For the Love of Vinyl

In this digital age, it seems a strange thing to admit, but here goes: I am obsessed with vinyl records.

I am not alone in this. Several years ago, Time reported an increasing demand for vinyl—a music configuration that already had been declared dead by the record business.

But my vinyl obsession has nothing to do with being hip or trendy. A number of years ago, I realized that I could get used vinyl LPs for a buck (sometimes less) at local record stores. I immediately jumped on the bandwagon. I would spend hours at Tunes in Marlton or Voorhees flipping through the stores’ extensive supplies of used records, often emerging with 20 or 30 full-length albums under my arm for the cost of just two or three CDs. Pretty sweet deal, no?

What began as an economical way to get my hands on music quickly developed into a love affair of a much more holistic sort. I fell for the colorful jacket artwork; the sentimental crackle of the needle where it hits the grooves; and the sense of an album as a complete musical work. Sure, they may take up a lot of room, and they may be a lot more cumbersome to operate than simply hitting “shuffle” on an iTunes playlist, but vinyl LPs offer a sublime experience unmatched by any digital format.

These days, I’m no longer only interested in buying the older stuff, although there are hundreds of titles I still long to own. (I’m all ears if anyone’s got a copy of Nilsson Schmilsson.) When a contemporary artist releases a new album, the first thing I try to do is find it is on vinyl. For instance, I recently bought a vinyl LP of G. Love’s newest effort, Fixin’ To Die. The record itself was a bright, cherry red (very cool). Inside the sleeve was a coupon redeemable for a free digital copy of the album—which means that I still get to listen even when I’m away from my turntable.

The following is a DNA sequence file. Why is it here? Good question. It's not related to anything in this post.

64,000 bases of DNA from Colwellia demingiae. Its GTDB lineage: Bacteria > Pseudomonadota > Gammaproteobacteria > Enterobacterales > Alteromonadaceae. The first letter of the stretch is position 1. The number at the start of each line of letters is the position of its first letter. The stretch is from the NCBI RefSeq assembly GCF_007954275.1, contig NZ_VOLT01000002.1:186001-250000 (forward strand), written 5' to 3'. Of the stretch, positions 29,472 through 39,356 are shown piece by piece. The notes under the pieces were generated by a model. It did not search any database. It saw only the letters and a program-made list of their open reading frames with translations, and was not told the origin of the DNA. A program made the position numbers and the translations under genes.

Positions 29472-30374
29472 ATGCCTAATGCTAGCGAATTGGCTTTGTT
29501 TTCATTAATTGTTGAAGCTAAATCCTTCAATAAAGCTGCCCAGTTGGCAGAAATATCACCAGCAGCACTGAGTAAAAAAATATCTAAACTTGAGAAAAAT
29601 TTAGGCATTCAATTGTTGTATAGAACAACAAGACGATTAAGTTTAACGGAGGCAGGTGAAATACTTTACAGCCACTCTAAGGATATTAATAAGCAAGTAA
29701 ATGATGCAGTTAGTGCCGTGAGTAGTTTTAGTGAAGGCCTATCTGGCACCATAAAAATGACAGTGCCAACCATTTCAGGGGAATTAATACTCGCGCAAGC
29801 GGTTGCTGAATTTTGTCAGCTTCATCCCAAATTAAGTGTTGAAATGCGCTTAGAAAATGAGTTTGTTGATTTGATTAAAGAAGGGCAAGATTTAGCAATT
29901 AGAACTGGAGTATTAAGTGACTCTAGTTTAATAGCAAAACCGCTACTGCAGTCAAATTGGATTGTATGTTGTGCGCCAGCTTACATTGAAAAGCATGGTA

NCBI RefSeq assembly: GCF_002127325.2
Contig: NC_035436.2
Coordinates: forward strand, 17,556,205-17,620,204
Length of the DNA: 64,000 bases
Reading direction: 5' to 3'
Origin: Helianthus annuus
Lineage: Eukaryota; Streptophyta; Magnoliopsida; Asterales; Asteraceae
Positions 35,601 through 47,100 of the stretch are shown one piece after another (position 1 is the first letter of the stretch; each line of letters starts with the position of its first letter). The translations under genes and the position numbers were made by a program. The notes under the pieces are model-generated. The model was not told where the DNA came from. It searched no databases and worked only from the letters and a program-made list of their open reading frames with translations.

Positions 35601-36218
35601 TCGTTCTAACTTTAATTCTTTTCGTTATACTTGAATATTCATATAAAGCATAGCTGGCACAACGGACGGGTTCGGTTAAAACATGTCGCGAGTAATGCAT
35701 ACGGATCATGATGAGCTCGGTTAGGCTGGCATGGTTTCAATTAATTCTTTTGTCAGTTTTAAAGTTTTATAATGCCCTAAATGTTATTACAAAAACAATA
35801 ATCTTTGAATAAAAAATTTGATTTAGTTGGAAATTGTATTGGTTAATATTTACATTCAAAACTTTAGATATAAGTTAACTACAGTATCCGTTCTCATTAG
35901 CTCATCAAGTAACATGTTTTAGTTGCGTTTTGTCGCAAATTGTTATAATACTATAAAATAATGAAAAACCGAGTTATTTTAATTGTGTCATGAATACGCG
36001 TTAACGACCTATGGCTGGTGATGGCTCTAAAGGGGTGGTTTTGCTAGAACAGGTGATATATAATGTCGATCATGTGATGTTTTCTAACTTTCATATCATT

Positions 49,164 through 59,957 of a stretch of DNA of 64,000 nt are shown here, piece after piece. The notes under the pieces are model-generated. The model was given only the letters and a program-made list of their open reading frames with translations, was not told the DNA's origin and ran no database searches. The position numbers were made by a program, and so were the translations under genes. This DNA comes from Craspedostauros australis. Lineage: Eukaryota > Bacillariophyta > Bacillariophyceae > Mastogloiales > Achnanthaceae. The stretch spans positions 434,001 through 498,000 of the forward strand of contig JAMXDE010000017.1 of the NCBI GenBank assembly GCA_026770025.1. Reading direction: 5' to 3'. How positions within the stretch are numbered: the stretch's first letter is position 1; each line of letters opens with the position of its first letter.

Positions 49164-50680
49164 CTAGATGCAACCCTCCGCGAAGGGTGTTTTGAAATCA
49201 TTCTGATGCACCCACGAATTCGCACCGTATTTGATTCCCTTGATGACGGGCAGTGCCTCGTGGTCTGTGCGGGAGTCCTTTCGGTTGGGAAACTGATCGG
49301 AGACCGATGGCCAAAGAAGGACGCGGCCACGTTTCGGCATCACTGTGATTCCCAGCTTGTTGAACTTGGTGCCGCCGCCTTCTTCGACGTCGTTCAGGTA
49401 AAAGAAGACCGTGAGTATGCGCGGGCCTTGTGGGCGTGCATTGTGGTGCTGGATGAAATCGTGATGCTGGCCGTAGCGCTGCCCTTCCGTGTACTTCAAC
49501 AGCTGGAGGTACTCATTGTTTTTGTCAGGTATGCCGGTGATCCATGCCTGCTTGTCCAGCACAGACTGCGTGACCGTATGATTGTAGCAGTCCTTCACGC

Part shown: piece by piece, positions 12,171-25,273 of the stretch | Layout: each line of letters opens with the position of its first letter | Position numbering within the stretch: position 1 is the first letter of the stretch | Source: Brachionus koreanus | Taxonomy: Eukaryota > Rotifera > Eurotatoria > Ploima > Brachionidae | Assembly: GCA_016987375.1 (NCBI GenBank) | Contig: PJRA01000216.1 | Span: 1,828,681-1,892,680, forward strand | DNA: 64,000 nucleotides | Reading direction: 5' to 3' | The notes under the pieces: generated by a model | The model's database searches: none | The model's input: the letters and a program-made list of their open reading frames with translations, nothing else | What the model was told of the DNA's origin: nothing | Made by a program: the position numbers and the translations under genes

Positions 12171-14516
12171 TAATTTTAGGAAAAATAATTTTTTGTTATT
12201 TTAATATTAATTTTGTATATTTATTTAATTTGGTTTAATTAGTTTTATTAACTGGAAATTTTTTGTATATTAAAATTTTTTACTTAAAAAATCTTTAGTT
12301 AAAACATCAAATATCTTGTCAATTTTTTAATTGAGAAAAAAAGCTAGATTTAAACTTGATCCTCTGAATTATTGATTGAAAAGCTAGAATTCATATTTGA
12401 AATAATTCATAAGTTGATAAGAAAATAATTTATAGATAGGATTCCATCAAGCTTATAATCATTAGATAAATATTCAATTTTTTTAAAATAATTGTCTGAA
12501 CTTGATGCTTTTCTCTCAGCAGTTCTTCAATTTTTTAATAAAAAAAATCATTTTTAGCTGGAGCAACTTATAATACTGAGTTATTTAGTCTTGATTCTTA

I’m not sure how many records I’ve amassed to date; the number is somewhere around 200—minuscule by the standards of long-time collectors. In order to get a better handle on my collection, I recently started cataloguing each record and publishing that catalog on a new Tumblr blog, which you can check out here http://nickdiulio.tumblr.com/. It’s a work in progress, but I’m having fun carefully dissecting my collection for the first time, while also playing some records that have never been touched by a needle.

If you’ve got a similar vinyl obsession, let me know. I’m always looking to share the love.

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